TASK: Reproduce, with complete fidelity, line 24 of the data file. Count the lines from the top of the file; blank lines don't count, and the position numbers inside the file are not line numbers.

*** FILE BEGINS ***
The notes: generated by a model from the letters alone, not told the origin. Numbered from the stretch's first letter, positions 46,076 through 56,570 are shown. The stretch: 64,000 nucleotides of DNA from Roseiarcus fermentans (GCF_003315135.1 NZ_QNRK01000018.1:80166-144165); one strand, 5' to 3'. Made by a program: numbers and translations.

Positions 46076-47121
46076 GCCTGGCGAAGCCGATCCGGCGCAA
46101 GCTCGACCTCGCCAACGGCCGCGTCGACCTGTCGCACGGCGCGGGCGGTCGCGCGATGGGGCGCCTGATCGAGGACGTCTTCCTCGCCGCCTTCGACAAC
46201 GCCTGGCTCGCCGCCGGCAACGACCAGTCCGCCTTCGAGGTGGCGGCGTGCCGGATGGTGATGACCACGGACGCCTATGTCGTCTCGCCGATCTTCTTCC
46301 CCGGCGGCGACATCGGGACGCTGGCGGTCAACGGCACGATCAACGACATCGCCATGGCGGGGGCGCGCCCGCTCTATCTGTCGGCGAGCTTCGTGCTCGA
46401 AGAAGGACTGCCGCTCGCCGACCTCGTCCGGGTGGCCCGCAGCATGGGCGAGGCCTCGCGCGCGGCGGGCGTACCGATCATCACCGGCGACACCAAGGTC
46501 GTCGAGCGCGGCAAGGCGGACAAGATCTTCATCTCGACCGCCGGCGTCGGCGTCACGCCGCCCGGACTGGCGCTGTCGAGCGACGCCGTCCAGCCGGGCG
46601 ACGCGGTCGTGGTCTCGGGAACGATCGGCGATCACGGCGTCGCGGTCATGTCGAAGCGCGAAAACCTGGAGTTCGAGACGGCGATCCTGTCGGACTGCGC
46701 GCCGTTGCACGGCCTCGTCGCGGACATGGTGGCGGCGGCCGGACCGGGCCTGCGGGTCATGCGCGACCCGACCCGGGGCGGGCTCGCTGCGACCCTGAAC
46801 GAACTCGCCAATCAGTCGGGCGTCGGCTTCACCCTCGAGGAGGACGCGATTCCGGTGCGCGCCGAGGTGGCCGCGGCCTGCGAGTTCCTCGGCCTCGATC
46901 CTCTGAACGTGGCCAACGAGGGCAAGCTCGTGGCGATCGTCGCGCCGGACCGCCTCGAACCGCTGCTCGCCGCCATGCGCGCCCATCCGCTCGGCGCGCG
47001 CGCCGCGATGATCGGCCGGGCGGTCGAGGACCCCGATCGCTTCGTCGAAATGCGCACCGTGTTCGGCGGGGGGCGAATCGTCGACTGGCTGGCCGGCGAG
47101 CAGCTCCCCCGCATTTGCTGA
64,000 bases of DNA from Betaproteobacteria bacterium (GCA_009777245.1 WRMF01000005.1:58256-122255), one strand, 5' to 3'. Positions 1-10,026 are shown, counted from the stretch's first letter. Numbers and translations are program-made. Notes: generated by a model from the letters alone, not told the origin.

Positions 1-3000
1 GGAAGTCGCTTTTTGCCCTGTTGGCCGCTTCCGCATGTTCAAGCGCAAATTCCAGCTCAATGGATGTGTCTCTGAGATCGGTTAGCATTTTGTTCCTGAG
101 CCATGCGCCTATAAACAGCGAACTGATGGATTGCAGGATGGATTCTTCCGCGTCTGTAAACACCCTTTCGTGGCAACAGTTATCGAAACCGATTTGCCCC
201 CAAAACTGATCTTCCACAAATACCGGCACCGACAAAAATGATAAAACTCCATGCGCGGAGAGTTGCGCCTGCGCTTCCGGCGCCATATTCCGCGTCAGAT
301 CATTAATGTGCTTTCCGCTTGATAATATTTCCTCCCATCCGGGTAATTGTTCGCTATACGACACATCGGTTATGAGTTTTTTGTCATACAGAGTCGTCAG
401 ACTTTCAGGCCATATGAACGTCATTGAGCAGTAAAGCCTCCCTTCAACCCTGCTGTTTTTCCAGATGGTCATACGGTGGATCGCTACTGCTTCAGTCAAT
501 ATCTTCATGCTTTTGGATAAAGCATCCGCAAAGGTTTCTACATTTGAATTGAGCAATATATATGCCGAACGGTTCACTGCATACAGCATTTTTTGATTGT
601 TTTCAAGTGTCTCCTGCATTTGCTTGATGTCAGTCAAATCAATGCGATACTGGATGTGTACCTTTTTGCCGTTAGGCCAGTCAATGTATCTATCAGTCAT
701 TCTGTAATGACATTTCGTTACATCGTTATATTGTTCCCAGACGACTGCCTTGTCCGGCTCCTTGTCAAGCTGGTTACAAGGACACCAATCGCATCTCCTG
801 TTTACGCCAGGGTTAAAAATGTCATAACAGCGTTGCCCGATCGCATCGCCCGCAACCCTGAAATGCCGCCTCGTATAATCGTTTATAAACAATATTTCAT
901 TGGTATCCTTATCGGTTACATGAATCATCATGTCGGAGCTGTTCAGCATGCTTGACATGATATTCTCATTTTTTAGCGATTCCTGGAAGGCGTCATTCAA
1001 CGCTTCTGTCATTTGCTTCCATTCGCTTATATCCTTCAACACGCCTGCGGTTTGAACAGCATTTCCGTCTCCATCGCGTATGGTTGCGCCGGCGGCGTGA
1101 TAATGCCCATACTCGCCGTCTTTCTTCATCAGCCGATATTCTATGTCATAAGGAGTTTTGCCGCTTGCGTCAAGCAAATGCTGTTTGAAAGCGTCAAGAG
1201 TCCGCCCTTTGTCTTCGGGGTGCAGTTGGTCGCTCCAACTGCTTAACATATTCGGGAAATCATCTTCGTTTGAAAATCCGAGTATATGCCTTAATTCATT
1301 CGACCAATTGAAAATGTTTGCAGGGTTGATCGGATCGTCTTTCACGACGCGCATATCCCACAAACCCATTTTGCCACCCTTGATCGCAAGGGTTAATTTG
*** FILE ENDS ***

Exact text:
701 TCTGTAATGACATTTCGTTACATCGTTATATTGTTCCCAGACGACTGCCTTGTCCGGCTCCTTGTCAAGCTGGTTACAAGGACACCAATCGCATCTCCTG